Seeing Your Dentist for Botox? It's Happening More and More... And It's Often Illegal

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Physicians are not the only ones trying to break into the lucrative medical spa industry. Due to the recent surge in popularity, this industry is attracting dentists across the country that want in on the action - but according to a new article by the American Med Spa Association, this could be illegal.

The lure of the medical spa industry is very enticing for dentists looking to expand their practice and make their business more profitable, but dentists should be wary of jumping feet first into the med spa business without consulting an attorney first

The surge of dentists into the med spa industry raises important legal and regulatory questions. Can dentists legally own medical spas? Or perform laser or injectable medical procedures? Supervise laser technicians?

According to a recent article published by the American Med Spa Association (“AmSpa”), it all depends on where you live. “We have seen a huge influx of questions from dentists requesting information on whether they can own med spas,” said Renee Coover, Associate General Counsel of AmSpa and author of the article, "Dentists Grinding Their Teeth to Get Into the Medical Spa Arena…But is it Legal?"

According to Coover, whether a dentist can own a med spa or inject Botox depends on the state.    In Illinois, for instance, only a licensed physician may own a medical spa. Under the Illinois Medical Corporation Act, a medical spa, or any entity that provides medical treatment, must be owned and operated only by persons licensed under the Medical Practice Act of 1987 (the Medical Practice Act governs the medical licensing of physicians).

“The law is clear in Illinois that dentists may not own med spas,” said Renee Coover, Associate General Counsel for AmSpa. “In other states, however, the answer is not so clear.”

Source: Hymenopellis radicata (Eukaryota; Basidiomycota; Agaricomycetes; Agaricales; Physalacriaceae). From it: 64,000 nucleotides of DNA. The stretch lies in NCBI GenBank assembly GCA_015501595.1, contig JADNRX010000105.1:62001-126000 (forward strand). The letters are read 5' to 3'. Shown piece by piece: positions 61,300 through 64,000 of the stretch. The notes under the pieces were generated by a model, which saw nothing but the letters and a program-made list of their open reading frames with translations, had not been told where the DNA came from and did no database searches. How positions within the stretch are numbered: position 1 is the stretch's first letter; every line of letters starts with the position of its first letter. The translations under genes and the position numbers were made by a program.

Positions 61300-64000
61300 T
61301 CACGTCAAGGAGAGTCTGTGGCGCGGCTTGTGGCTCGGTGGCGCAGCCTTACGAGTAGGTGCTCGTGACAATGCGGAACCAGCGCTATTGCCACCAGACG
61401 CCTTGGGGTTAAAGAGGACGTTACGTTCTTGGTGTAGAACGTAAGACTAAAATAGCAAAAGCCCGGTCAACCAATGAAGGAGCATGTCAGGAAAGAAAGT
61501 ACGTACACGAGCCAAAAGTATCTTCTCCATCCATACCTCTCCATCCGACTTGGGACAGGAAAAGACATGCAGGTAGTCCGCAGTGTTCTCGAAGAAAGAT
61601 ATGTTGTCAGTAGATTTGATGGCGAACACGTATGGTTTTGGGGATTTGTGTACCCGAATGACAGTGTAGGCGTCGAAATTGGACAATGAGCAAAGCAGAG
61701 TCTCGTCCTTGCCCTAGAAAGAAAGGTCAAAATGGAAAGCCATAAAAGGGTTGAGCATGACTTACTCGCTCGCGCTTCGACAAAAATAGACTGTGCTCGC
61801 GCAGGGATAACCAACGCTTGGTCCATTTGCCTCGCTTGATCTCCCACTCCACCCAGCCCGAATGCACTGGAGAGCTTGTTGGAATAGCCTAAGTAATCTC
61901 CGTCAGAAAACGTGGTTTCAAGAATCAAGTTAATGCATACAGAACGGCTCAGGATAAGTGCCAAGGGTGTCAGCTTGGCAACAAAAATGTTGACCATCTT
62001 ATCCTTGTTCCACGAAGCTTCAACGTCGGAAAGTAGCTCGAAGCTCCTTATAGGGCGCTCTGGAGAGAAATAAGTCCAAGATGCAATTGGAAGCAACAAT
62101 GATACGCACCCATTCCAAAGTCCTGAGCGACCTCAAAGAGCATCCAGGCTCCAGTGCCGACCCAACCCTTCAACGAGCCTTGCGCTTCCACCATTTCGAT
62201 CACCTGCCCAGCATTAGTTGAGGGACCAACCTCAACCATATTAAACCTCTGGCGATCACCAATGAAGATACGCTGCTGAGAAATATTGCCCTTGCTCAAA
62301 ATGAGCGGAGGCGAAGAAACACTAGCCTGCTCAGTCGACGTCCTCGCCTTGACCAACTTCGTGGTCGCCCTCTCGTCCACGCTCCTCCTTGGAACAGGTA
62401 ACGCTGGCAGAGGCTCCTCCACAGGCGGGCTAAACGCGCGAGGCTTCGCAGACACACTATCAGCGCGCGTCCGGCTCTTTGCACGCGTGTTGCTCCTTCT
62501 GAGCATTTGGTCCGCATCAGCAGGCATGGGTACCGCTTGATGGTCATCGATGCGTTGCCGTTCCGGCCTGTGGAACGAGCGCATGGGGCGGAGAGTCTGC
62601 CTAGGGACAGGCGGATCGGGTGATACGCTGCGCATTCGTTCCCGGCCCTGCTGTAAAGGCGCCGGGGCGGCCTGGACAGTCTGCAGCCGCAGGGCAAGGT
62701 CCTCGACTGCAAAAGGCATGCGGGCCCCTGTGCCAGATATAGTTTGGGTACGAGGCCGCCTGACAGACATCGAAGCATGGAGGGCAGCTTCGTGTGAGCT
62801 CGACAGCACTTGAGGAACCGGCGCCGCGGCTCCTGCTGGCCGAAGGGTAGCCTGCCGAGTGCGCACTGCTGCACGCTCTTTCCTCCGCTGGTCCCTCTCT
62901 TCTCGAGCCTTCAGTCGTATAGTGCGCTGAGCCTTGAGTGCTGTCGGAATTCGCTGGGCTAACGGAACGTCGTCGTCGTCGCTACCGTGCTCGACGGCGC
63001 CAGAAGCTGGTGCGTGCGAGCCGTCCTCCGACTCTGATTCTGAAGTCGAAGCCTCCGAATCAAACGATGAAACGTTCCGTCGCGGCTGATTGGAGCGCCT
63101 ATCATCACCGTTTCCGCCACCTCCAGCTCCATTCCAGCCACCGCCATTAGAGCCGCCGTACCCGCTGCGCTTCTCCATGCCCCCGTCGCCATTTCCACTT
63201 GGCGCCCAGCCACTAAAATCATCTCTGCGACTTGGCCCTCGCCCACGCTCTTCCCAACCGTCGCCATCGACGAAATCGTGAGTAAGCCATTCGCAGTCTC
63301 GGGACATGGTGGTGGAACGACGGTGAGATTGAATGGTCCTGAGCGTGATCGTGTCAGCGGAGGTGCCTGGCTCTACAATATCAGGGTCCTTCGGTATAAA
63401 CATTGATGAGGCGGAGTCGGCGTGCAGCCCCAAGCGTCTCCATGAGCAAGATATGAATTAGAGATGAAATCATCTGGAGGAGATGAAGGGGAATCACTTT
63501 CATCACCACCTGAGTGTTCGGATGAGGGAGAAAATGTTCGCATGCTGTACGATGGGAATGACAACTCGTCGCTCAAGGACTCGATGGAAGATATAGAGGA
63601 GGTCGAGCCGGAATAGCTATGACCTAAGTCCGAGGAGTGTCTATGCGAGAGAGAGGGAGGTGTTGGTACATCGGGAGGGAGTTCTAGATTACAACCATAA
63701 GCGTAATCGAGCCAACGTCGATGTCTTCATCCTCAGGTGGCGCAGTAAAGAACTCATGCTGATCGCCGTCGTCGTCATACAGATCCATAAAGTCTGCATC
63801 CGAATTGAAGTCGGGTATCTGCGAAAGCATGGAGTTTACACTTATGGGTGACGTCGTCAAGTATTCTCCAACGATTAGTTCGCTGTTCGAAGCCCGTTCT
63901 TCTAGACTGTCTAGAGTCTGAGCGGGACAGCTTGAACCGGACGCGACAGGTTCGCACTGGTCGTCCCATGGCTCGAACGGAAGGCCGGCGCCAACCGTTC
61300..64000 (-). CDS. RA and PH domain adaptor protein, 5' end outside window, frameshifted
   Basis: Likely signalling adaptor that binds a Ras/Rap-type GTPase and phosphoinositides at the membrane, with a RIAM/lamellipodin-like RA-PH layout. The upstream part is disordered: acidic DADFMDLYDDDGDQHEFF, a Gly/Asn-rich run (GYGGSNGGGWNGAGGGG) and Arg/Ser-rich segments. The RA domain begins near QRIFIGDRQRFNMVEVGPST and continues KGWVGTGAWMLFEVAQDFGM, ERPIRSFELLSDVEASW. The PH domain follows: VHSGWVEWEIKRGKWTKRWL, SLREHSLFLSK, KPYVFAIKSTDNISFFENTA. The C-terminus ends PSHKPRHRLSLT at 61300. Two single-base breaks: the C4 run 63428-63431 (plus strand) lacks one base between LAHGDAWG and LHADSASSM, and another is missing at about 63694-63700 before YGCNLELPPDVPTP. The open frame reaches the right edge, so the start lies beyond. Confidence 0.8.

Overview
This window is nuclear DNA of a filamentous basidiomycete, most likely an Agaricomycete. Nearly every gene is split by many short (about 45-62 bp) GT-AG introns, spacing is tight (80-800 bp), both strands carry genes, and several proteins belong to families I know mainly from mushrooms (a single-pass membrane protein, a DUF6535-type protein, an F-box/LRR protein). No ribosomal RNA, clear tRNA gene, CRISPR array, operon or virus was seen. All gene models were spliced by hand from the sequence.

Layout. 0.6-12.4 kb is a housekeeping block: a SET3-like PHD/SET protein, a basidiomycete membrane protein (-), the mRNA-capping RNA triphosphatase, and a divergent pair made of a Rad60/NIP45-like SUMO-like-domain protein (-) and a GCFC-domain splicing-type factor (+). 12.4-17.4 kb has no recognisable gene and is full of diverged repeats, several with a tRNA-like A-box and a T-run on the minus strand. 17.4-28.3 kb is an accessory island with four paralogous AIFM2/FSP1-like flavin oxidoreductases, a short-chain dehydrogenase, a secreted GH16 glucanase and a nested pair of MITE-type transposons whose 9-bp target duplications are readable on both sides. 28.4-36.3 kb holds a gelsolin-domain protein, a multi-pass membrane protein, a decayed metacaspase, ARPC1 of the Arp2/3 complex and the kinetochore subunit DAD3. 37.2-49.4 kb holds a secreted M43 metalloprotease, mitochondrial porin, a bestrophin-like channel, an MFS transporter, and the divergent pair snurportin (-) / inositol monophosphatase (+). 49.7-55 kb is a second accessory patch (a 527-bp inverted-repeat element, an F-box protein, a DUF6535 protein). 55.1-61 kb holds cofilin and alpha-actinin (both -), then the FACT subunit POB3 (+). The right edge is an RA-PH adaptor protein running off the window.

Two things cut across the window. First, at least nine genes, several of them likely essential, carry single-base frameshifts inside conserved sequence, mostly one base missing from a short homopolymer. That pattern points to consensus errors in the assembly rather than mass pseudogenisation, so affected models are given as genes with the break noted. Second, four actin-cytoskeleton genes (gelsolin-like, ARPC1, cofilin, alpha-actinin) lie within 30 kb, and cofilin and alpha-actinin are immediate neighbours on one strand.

In Florida, for example, anyone, including a dentist, can own a medical spa. And in Washington and Oregon, non-physicians are not completely precluded from med spa ownership if they structure the business in a particular way.

Similarly, the laws vary widely from state to state as to whether dentists can even perform medical procedures like Botox and laser hair removal, which are commonly offered in med spas. In most states, dentists are limited to injecting Botox or other injectables in certain areas around the mouth. In Kentucky and Illinois, the use of Botox and other injectables falls within the scope of dentistry as long as it involves conditions surrounding the mouth but in other states like Missouri, the law does not provide express guidance on whether dentists may administer Botox or other injectables.

According to Coover, “The lure of the medical spa industry is very enticing for dentists looking to expand their practice and make their business more profitable, but dentists should be wary of jumping feet first into the med spa business without consulting a knowledgeable attorney first.”

According to the American Med Spa Association (AmSpa), every state has different rules and regulations and if dentists fail to comply with applicable state laws, they could face harsh penalties.

To read AmSpa’s full article on this issue, entitled “Dentists Grinding their teeth to get into the medical spa arena …but is it legal?” visit http://www.americanmedspa.org

For more information on AmSpa, please contact Gina Shaffer, Director Marketing and Business Development, at 312.981.0993, or via email at gshaffer(at)americanmedspa(dot)org.

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Renee Coover, Associate General Counsel

Gina Meyer-Shaffer, Director of Marketing and Business Development
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